“You hear what Sir Ferdinando Brown has said,” replied Captain Battleax.
“I do not know the gentleman, — except as having been introduced to him at your hospitable table. Sir Ferdinando Brown is to me — simply Sir Ferdinando Brown.”
“Sir Ferdinando has lately been our British Governor in Ashantee, where he has, as I may truly say, ‘bought golden opinions from all sorts of people.’ He has now been sent here on this delicate mission, and to no one could it be intrusted by whom it would be performed with more scrupulous honour.” This was simply the opinion of Captain Battleax, and expressed in the presence of the gentleman himself whom he so lauded.
“But what is the delicate mission?” I asked.
Then Sir Ferdinando told his whole story, which I think should have been declared before I had been asked to sit down to dinner with him in company with the captain on board the ship. I was to be taken away and carried to England or elsewhere, — or drowned upon the voyage, it mattered not which. That was the first step to be taken towards carrying out the tyrannical, illegal, and altogether injurious intention of the British Government. Then the republic of Britannula was to be declared as non-existent, and the British flag was to be exalted, and a British Governor installed in the executive chambers! That Governor was to be Sir Ferdinando Brown.
I was lost in a maze of wonderment as I attempted to look at the proceeding all round. Now, at the close of the twentieth century, could oppression be carried to such a height as this? “Gentlemen,” I said, “you are powerful. That little instrument which you have hidden in your cabin makes you the master of us all. It has been prepared by the ingenuity of men, able to dominate matter though altogether powerless over mind. On myself, I need hardly say that it would be inoperative. Though you should reduce me to atoms, from them would spring those opinions which would serve altogether to silence your artillery. But the dread of it is to the generality much more powerful than the fact of its possession.”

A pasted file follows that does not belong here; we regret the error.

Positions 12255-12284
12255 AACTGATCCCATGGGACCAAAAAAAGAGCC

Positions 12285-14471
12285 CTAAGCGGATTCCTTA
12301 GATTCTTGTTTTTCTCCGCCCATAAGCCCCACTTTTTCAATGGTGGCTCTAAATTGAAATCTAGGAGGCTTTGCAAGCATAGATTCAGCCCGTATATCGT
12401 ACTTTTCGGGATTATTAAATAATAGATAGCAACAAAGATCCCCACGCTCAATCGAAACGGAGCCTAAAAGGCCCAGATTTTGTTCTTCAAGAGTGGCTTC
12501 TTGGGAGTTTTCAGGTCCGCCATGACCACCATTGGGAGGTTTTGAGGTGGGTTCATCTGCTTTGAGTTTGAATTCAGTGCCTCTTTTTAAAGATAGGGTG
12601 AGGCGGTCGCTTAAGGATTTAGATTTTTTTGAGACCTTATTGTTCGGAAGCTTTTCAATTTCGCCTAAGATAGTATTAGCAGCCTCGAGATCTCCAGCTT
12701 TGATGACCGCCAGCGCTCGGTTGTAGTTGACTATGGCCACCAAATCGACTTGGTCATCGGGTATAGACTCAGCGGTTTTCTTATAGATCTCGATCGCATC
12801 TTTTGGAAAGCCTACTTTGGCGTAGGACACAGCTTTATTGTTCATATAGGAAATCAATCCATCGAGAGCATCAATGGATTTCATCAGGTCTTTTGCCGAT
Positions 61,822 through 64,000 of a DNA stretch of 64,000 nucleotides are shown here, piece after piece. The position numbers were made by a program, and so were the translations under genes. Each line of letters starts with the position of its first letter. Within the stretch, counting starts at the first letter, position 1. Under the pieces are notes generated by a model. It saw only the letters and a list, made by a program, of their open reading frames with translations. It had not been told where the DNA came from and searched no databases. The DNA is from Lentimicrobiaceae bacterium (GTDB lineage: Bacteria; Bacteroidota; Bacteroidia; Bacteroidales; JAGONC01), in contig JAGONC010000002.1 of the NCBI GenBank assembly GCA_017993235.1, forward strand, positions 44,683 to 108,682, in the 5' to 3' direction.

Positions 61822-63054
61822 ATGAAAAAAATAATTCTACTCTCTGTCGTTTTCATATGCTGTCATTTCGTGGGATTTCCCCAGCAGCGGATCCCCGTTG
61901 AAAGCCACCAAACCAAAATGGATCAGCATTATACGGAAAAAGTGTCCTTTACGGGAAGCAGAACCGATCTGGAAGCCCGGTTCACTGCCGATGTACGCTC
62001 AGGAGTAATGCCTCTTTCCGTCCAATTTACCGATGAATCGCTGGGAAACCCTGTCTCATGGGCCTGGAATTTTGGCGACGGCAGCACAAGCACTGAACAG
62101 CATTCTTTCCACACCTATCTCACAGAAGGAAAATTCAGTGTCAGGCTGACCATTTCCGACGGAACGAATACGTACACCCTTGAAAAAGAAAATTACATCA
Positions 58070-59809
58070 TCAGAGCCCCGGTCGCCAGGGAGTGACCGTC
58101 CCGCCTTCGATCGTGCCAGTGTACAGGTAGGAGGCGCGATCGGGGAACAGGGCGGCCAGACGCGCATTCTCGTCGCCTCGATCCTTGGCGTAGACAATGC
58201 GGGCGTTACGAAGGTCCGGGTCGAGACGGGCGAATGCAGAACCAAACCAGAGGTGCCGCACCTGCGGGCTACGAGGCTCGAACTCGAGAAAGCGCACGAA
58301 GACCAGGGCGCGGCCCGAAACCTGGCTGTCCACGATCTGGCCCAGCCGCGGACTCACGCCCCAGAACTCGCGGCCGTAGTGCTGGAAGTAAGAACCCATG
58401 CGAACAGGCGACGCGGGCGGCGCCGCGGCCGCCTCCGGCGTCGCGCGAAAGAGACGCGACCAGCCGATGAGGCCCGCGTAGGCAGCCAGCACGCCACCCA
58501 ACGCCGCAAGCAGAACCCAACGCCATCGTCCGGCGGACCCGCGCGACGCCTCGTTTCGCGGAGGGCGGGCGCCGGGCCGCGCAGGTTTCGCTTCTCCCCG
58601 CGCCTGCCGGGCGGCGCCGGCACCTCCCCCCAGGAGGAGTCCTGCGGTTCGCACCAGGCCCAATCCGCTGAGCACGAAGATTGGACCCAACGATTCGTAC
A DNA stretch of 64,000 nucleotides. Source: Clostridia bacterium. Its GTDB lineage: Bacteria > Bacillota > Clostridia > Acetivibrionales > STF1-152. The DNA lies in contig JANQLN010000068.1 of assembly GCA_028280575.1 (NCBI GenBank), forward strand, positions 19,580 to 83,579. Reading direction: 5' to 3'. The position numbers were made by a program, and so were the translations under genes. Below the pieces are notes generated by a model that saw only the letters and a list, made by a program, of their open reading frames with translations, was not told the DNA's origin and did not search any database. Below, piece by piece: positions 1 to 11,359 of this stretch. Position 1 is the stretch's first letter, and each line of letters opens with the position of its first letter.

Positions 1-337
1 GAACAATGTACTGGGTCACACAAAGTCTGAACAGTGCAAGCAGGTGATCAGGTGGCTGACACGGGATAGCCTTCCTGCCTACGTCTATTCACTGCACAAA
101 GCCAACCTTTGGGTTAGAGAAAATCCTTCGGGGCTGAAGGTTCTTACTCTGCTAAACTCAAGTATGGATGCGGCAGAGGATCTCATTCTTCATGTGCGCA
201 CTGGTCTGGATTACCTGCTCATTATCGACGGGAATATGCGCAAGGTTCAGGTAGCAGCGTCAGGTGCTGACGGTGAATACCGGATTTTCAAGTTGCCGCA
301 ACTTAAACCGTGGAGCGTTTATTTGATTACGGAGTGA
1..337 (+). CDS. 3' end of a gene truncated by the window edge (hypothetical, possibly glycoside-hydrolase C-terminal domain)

“You may be quite sure it’s there,” said Captain Battleax, “and that I can so use it as to half obliterate your town within two minutes of my return on board.”
“You propose to kidnap me,” I said. “What would become of your gun were I to kidnap you?”
“Lieutenant Crosstrees has sealed orders, and is practically acquainted with the mechanism of the gun. Lieutenant Crosstrees is a very gallant officer. One of us always remains on board while the other is on shore. He would think nothing of blowing me up, so long as he obeyed orders.”
“I was going on to observe,” I continued, “that though this power is in your hands, and in that of your country, the exercise of it betrays not only tyranny of disposition, but poorness and meanness of spirit.” I here bowed first to the one gentleman, and then to the other. “It is simply a contest between brute strength and mental energy.”
“If you will look at the contests throughout the world,” said Sir Ferdinando, “you will generally find that the highest respect is paid to the greatest battalions.”
“What world-wide iniquity such a speech as that discloses!” said I, still turning myself to the captain; for though I would have crushed them both by my words had it been possible, my dislike centred itself on Sir Ferdinando. He was a man who looked as though everything were to yield to his meagre philosophy; and it seemed to me as though he enjoyed the exercise of the tyranny which chance had put into his power.
“You will allow me to suggest,” said he, “that that is a matter of opinion. In the meantime, my friend Captain Battleax has below a guard of fifty marines, who will pay you the respect of escorting you on board with two of the ship’s cutters. Everything that can be there done for your accommodation and comfort, — every luxury which can be provided to solace the President of this late republic, — shall be afforded. But, Mr Neverbend, it is necessary that you should go to England; and allow me to assure you, that your departure can neither be prevented nor delayed by uncivil words spoken to the future Governor of this prosperous colony.”
“My words are, at any rate, less uncivil than Captain Battleax’s marines; and they have, I submit, been made necessary by the conduct of your country in this matter. Were I to comply with your orders without expressing my own opinion, I should seem to have done so willingly hereafter. I say that the English Government is a tyrant, and that you are the instruments of its tyranny. Now you can proceed to do your work.”